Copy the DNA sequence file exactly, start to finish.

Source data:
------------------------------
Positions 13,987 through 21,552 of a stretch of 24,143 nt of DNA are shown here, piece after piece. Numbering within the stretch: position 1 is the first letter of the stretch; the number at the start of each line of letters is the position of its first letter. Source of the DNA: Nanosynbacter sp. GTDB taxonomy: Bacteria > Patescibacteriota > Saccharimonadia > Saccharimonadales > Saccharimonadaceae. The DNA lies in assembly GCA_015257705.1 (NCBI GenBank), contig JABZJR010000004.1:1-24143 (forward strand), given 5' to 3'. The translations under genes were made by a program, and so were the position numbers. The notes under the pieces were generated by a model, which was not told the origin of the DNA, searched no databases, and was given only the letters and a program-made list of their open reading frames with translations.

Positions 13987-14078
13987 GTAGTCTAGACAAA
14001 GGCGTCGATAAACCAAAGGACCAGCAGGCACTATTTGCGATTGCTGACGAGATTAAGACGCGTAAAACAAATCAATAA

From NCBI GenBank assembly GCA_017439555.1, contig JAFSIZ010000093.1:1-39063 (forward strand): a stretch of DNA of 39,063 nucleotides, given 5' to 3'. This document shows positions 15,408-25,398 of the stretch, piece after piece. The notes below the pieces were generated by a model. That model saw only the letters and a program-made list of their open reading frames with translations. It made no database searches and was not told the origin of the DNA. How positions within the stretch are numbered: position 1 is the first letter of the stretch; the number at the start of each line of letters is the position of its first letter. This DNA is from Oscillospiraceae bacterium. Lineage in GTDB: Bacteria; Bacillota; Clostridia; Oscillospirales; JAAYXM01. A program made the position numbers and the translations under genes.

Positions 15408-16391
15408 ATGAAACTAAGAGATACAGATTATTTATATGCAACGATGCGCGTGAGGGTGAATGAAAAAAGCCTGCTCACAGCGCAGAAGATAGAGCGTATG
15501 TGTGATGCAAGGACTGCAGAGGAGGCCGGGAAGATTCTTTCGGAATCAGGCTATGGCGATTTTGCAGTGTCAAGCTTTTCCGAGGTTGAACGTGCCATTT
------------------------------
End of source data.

Positions 13,987 through 21,552 of a stretch of 24,143 nt of DNA are shown here, piece after piece. Numbering within the stretch: position 1 is the first letter of the stretch; the number at the start of each line of letters is the position of its first letter. Source of the DNA: Nanosynbacter sp. GTDB taxonomy: Bacteria > Patescibacteriota > Saccharimonadia > Saccharimonadales > Saccharimonadaceae. The DNA lies in assembly GCA_015257705.1 (NCBI GenBank), contig JABZJR010000004.1:1-24143 (forward strand), given 5' to 3'. The translations under genes were made by a program, and so were the position numbers. The notes under the pieces were generated by a model, which was not told the origin of the DNA, searched no databases, and was given only the letters and a program-made list of their open reading frames with translations.

Positions 13987-14078
13987 GTAGTCTAGACAAA
14001 GGCGTCGATAAACCAAAGGACCAGCAGGCACTATTTGCGATTGCTGACGAGATTAAGACGCGTAAAACAAATCAATAA

From NCBI GenBank assembly GCA_017439555.1, contig JAFSIZ010000093.1:1-39063 (forward strand): a stretch of DNA of 39,063 nucleotides, given 5' to 3'. This document shows positions 15,408-25,398 of the stretch, piece after piece. The notes below the pieces were generated by a model. That model saw only the letters and a program-made list of their open reading frames with translations. It made no database searches and was not told the origin of the DNA. How positions within the stretch are numbered: position 1 is the first letter of the stretch; the number at the start of each line of letters is the position of its first letter. This DNA is from Oscillospiraceae bacterium. Lineage in GTDB: Bacteria; Bacillota; Clostridia; Oscillospirales; JAAYXM01. A program made the position numbers and the translations under genes.

Positions 15408-16391
15408 ATGAAACTAAGAGATACAGATTATTTATATGCAACGATGCGCGTGAGGGTGAATGAAAAAAGCCTGCTCACAGCGCAGAAGATAGAGCGTATG
15501 TGTGATGCAAGGACTGCAGAGGAGGCCGGGAAGATTCTTTCGGAATCAGGCTATGGCGATTTTGCAGTGTCAAGCTTTTCCGAGGTTGAACGTGCCATTT